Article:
Ann Marie Tate
We the People
"We, the People" are all the losers in this polarized land we
live in. Anger and a sense of powerlessness lead to a feeling of
resignation among many liberals. Anger and a sense of
persecution urge many conservatives to feel the need to be
battle-ready. It can be hard to see beyond our own perceived
injustice. Gandhi said "Truth resides in every human
heart... no one has a right to coerce others to act according to
his own view of the truth." Failure to reach out and connect to
the truth and validity underlying why others take their stances
impedes our movement towards solution. Not necessarily
agreeing with, but honoring othersí pieces of the truth is a
first step to creating not just red or blue power, but a
trans-partisan Purple Power. What would life beyond
polarization look like and how would we feel living it?
People would break away from an "us vs. them"; "good guy vs.
bad guy"; "right vs. wrong"; "win vs. lose" mentality. As
connections are made and trust is built, we will want solutions
that honor both our and their hopes and fears. Our knowledge
will become better-rounded as we evaluate our perspectives with
those of others; we will refuse to insulate ourselves with only
like-minded, self-reinforcing opinions. Since the 1970s
American participation in social, service, and civic activities
has declined significantly, increasing our sense of
individuality and reducing our understanding of societyís
interconnectedness. But in this new paradigm we will so
desire inclusive solutions that, combined, we will organize.
We will choose politicians who support our creative, inclusive
solutions. We would claim the birthright of "We, the People",
and take responsibility for the actions of our government. Our
government could not continually act against our collective
interests unless we tacitly or actively allow it to do so.
Conflict will not go away. However, if people engage in
conflict in a manner that is respectful, it helps others feel
less defensive, less angry, and more open. Instead of
disintegrating into polarization, the makings of a solution will
arise from the conflict. Wonít we be relieved to find out
that all those opponents we thought were absolute idiots are
human beings worthy of being our brothers and sisters?
They are not soul-less bloodsuckers; they are not naively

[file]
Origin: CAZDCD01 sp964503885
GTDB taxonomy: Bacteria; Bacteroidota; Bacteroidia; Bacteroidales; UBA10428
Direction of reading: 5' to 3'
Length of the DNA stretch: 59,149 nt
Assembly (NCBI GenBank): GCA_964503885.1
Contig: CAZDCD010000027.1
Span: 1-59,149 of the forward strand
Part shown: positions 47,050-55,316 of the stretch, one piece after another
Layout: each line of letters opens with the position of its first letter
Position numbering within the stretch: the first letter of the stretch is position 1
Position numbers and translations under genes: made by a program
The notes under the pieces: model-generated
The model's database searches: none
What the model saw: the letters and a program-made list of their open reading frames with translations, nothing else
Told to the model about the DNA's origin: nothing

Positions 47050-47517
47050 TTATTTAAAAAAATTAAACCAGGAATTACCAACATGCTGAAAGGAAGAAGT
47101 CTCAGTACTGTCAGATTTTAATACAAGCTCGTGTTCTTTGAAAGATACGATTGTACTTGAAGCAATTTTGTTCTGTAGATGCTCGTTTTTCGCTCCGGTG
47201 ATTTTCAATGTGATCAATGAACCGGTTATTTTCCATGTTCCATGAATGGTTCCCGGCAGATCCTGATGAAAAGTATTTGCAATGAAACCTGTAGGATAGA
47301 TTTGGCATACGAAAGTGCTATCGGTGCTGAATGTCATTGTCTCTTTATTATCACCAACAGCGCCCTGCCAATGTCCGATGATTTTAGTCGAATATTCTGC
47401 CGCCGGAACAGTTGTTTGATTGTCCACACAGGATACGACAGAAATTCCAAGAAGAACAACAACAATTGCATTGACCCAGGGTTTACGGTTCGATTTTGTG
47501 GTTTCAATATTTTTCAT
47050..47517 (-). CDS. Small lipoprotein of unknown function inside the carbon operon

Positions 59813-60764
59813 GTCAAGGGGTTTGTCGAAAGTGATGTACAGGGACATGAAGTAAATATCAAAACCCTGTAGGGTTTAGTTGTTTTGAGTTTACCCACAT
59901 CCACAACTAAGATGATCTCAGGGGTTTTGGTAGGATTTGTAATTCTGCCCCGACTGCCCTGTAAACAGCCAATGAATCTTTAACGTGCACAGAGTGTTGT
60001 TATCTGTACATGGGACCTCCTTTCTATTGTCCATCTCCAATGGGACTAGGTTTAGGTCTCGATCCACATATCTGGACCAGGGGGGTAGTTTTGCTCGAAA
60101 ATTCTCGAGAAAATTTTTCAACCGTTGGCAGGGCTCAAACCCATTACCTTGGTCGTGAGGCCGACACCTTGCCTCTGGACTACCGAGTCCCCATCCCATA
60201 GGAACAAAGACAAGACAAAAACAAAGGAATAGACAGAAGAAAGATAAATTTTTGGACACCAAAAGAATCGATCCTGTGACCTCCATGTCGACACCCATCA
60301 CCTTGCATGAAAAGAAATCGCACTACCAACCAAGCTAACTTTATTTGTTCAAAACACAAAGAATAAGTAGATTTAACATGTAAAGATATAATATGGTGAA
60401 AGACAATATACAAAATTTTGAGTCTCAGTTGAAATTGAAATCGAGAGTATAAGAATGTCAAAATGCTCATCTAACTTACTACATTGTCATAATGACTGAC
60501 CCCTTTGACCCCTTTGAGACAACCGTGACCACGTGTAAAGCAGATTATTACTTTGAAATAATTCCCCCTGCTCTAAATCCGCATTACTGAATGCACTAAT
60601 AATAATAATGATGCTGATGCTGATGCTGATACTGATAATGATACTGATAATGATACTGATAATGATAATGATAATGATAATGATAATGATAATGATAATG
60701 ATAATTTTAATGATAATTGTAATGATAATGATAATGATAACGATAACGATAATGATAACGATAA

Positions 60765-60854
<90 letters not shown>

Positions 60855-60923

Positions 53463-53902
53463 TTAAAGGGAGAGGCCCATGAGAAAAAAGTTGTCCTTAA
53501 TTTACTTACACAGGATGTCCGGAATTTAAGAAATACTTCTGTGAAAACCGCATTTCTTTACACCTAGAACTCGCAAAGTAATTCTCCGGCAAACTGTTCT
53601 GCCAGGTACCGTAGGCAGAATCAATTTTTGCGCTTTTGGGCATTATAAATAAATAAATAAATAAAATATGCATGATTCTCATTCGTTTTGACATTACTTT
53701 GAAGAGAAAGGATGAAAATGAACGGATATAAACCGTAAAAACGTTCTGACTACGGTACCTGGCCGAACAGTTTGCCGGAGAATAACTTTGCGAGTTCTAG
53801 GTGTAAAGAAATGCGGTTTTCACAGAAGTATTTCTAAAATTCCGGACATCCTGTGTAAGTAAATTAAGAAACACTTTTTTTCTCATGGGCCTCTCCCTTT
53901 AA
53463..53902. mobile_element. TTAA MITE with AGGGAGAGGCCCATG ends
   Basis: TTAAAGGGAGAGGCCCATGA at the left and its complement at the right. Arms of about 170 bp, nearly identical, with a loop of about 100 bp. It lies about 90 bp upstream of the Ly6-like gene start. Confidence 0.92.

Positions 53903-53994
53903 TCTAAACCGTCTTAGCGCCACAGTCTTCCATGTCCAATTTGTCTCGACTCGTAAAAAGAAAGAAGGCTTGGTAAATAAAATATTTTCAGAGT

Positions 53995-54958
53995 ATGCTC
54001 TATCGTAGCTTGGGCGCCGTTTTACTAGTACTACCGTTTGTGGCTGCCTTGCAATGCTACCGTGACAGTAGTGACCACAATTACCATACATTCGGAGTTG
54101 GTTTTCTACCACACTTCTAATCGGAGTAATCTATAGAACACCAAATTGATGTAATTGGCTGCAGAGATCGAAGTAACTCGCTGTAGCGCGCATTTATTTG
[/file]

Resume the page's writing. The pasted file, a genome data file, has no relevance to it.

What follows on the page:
stupid. Conflict will still evoke negative emotions but
must be faced. There are so many fears to move beyond:
fear of expressing our feelings and needs, fear of being taken
advantage of, fear of being wrong, fear of losing, fear of
rejection. Finally we could alter the progression of "judge,
blame, fight, then fight back or withdraw." Great hope and
satisfaction can result from constructive engagement. Why
wait in frustration for a great charismatic leader to come along
and fix our problems?
On the U.S. dollar bill is an eagle. We can use this as a
symbol for America transcending polarization. The left
talon holds 13 arrows. The right talon holds an olive
branch. We can honor Americans who need to feel secure
with the strength of the United States. We can honor
Americans who need to feel secure in the virtuousness of the
United States. These interests are not mutually exclusive.
Indeed, it is at the intersection of U.S. interests and justice,
that we are the country we aspire to be. If you forsake the
Left Talon and donít address the validity of their fears, you
are rejecting pieces of the truth that are part of the solution.
For example: fear of the inability to protect American
citizens from harm, fear of losing a standard of living and not
providing basic needs for family, fear of being vulnerable to
injustice. If you forsake the validity of the Right
Talonís fear you are missing their parts of the solution.
For example: fear that unjust behavior will result in the
reduction of our ability to provide moral leadership in forging
a better world, that our security may be compromised as others
retaliate for unjust policies, lack of human security will
negatively affect the worldís interconnected well-being,
creating ill-will versus cooperation from potential partners in
trade and other negotiations. Working in unison, "We, the
People" first through caring about the needs of more than just
those who agree with us, and then through the political process,
have the potential to build a strong and just country. Our
efforts can create a nation worth emulating, balancing the
desires for physical security, economic security, protection of
freedoms, justice, and virtue.
Why is it that we cling to positions that are rooted in fear,
while positions rooted in hope slip away so easily?
Release the fear, bring on the hope. Usher in the New
America: the strong, powerful, and just America "We, the
People", all of us, want her to be.
Ann Marie Tate is a West Point graduate and
conscientious objector who finds much to respect in both the
military and peace communities. She is confident that
Americans from varying positions, exerting their efforts to
connect to each otherís positions instead of convincing each
other of the error of the otherís position, will create the
solutions that develop the United States into a better country.